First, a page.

So what makes My Little Pony: Friendship is Magic a great show?
- The best rule of thumb for character design is that you should be able to look at a still image of a character, and know almost everything about them. Maybe one day we’ll do a breakdown of some great examples of this. You can see in the image on the right, that between the body language and the choice of shapes and graphics, the personality in all of the characters is about as evident as it gets.
- Choice of color is a super big deal in children’s entertainment. You really want to make things look like candy, and work in food imagery whenever you can. The list of apple treats in the two-episode pilot has that taken care of!
- The structure of the show is pretty great. You get a short opening scene that sets the scene for the conflict or story of the episode, with usually a genuinely funny punchline. Such as “Yay!” Not every episode gets a song, but there are quite a few songs worked through the series, by the excellent show composer, Daniel Ingram. Almost every show ends with a main character (Twilight Sparkle) writing a letter to summarize what she learned during that episode – and thus reinforcing the lesson of the show. You get moral lessons delivered very nicely. Suzannah particularly likes how the realistic situations are portrayed – she’s a big fan of animation when used as a teaching tool for little kids, and thinks the execution of lessons about social interactions in My Little Pony is particularly deftly done.
Technical Animation Quality!
- Does everyone listening to the podcast or reading these notes not know what a big deal it is to be able to animate horses running and walking is? In the intro sequence to Episode 5: Griffon the Brush-Off, Pinkie Pie is shown not just trotting, but breaking into a gallop as well. There’s nothing more to say about that … it stands for itself.
- This is some seriously expressive animation in this show.
- Meme-able faces are sprinkled throughout the show, usually worn by Rainbow Dash
- The production team has a working relationship with the fanbase. Suzannah talks about this with the Bronyville Podcast guys, but to our knowlege this is one of only two currently running shows (the other being Adventure Time) where the team working on the show and the fanbase have a back-and-forth dialogue going on. Derpy Hooves*, for example, was an unnamed background character that was depicted with wandering eyes – most likely dues to an animation error She cropped up a few times in the first season, usually with the eye error. The fanbase gave Derpy Hooves her name, wrote her a backstory, gave her a job … and loved and tolerated her. Lauren Faust would eventually donate a sketch of Derpy to a fundraiser (I think it was to help the victims of the tsunami in Japan) – calling her Derpy and including the fan-approved design. So far, Derpy has appeared many times in the second season – but the important thing to know is that her character is now fannon acccurate.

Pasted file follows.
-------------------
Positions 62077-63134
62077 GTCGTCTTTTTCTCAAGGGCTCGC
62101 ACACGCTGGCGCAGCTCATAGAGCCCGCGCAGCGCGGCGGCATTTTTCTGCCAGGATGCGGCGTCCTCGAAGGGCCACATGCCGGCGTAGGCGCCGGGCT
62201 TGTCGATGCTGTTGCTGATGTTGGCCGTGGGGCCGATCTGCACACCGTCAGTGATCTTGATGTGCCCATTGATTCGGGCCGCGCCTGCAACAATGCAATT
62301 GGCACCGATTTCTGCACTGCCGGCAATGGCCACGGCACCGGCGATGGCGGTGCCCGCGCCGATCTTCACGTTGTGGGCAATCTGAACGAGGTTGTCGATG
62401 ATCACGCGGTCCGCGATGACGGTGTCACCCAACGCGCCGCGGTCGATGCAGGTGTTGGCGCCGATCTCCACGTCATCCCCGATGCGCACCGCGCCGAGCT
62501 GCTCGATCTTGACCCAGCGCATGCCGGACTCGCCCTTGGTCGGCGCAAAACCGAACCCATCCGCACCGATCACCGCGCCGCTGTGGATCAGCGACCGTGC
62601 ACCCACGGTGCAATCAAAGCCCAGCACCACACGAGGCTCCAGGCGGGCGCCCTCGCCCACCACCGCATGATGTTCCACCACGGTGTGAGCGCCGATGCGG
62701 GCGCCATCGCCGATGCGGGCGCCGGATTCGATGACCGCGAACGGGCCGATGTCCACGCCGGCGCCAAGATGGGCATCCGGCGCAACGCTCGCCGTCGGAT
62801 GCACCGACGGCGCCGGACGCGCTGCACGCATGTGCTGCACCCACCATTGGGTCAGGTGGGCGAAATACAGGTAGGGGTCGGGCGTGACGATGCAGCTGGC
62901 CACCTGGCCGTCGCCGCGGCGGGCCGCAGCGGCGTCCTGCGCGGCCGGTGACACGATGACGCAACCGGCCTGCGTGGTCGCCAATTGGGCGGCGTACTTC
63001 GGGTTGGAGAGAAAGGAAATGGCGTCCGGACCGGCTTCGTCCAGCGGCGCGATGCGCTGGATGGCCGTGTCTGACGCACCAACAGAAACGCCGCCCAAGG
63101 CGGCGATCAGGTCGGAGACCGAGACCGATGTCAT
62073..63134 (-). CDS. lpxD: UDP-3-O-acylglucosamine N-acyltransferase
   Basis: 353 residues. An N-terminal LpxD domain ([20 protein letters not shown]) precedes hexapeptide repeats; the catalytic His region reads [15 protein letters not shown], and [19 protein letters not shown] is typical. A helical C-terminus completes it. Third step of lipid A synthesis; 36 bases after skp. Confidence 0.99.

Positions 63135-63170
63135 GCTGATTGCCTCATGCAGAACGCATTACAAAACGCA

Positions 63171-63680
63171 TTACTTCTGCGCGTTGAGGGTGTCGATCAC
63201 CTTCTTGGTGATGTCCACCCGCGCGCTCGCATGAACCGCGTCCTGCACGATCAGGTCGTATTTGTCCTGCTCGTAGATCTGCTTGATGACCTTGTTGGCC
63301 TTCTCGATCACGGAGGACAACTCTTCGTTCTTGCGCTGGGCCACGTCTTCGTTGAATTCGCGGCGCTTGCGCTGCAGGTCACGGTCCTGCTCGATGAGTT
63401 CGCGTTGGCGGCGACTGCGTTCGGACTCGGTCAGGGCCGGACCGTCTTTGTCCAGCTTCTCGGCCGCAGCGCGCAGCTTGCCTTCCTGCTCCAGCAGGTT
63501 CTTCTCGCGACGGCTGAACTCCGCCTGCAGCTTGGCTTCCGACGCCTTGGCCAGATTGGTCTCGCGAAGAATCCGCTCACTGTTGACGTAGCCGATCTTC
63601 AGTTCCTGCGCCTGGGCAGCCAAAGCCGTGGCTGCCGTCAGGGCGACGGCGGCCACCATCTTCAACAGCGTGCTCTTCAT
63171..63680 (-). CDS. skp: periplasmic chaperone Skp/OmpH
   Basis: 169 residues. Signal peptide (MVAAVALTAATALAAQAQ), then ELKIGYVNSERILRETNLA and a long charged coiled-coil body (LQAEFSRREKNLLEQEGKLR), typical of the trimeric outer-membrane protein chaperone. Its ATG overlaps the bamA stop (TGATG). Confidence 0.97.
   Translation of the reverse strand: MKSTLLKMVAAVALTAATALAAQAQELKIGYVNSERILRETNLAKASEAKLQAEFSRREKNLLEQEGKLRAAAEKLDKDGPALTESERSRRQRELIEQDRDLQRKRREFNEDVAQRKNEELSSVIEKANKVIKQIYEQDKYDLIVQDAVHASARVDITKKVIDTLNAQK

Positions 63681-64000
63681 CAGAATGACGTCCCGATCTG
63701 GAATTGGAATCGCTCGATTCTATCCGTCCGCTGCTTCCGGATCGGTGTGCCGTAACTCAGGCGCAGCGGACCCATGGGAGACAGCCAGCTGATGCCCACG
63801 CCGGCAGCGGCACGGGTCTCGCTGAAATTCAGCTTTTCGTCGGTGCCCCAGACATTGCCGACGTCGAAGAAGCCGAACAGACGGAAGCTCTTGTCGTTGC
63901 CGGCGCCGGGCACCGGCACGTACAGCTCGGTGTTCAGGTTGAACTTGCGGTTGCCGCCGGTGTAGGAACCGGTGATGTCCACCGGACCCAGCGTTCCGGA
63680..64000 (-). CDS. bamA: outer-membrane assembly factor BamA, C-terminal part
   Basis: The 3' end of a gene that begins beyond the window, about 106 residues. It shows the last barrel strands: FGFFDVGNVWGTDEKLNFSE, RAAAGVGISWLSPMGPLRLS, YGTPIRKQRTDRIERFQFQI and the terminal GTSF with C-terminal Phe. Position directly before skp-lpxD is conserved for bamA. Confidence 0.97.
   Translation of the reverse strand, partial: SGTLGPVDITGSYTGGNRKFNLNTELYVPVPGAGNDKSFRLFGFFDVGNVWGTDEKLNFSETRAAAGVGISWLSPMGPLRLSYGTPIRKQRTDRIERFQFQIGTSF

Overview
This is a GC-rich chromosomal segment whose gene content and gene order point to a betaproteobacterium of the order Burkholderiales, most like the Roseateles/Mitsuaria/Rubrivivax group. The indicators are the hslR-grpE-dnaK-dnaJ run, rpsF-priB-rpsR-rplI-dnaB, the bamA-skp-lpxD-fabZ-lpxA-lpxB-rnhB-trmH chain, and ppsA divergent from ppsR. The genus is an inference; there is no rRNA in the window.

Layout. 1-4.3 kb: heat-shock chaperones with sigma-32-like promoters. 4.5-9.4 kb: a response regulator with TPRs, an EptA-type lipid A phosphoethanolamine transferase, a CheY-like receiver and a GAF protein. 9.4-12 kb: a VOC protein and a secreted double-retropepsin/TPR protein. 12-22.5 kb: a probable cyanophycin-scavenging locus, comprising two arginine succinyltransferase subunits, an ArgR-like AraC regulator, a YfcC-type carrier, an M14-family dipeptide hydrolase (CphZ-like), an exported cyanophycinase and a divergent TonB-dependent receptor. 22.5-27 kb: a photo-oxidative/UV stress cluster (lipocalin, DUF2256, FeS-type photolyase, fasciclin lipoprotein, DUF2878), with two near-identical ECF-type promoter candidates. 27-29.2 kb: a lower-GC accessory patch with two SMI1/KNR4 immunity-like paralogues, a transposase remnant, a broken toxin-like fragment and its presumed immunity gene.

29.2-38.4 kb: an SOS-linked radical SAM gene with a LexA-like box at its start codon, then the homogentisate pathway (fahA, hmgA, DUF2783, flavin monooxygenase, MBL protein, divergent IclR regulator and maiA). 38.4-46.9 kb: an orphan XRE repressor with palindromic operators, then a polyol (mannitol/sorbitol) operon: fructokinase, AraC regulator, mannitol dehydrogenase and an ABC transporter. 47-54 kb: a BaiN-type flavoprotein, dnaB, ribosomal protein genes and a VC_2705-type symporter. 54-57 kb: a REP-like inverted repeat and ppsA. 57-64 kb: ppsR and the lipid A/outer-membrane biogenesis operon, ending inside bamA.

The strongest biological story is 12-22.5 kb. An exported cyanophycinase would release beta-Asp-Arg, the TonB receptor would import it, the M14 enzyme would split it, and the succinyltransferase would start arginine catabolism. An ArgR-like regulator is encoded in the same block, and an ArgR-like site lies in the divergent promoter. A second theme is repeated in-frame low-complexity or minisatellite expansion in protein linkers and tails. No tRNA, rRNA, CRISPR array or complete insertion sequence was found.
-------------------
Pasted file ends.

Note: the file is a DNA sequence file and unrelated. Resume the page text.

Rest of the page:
- The fourth wall is nonexistant – but only in the world of one character, Pinkie Pie.
- It’s straight up fun to watch. It’s funny, and it’s upbeat.
It’s REALLY Popular!
The show can really be considered a success based on how popular it is. It’s that much of a break out. But exactly how popular is it? Well, a million billion international fanboys can’t be wrong.
- Equestriadaily.com, the premier fansite for the show, has had as of January 11, 2012, over 100,000,000 hits. At that time, It wasn’t even a year old, having come online on January 24, 2010. If you don’t know anything about that what a normal amount of hits are, that’s normal, it’s considered private data. I was told by a friend who works in web advertising that a new site rarely breaks 100,00o in one year unless it has a lot of funding behind it.
- Show developer, Lauren Faust’s DeviantArt page (more or less her only web presence) has had a lot of hits since the show went on the air. As many 206,104 hits in a month. I perspective, prior to this the highest amount of hits she got per month was 8,919. Incidentally, her DA name is based on the name of her favorite childhood MLP character – Firefly.
- A study conducted by a clinical psychiastrist (found on bronystudy.com) garnered several thousand responses in a weekend – by contranst, the Doc running the show (Patrick Edwards, Ph.D.) stated at his Jan 2012 Bronycon panel that often psychiatrists spend months looking for 200 people willing to take a survey.
- The show is only in it’s second season, and there’s already been two fan conventions in NYC, the second of which was so attended that fire regulations had to be enforced.
- Although the show’s target demo is little girls, it was specifically designed to be accessible to Moms and Dads say that families could watch together. Side effect: the show is a massive, massive hit with men from 18-35.
That’s about it for our My Little Pony: Friendship is Magic discussion. In closing, links! First, here’s a blog post Faust wrote for Ms. Magazine, in a counter argument to another post on the site that suggested that the show is homophobic, racist, and smart-shaming. Second, Faust recently posted the answers to many of the FAQ that she gets – including topics from working in the animation industry, working on MLP, and a little bit about herself.
Best Pony: Jon likes Fluttershy, Suzannah likes Pinkie Pie, with Twilight a close second.
Best Pet: We both agree that Gummy is best pet!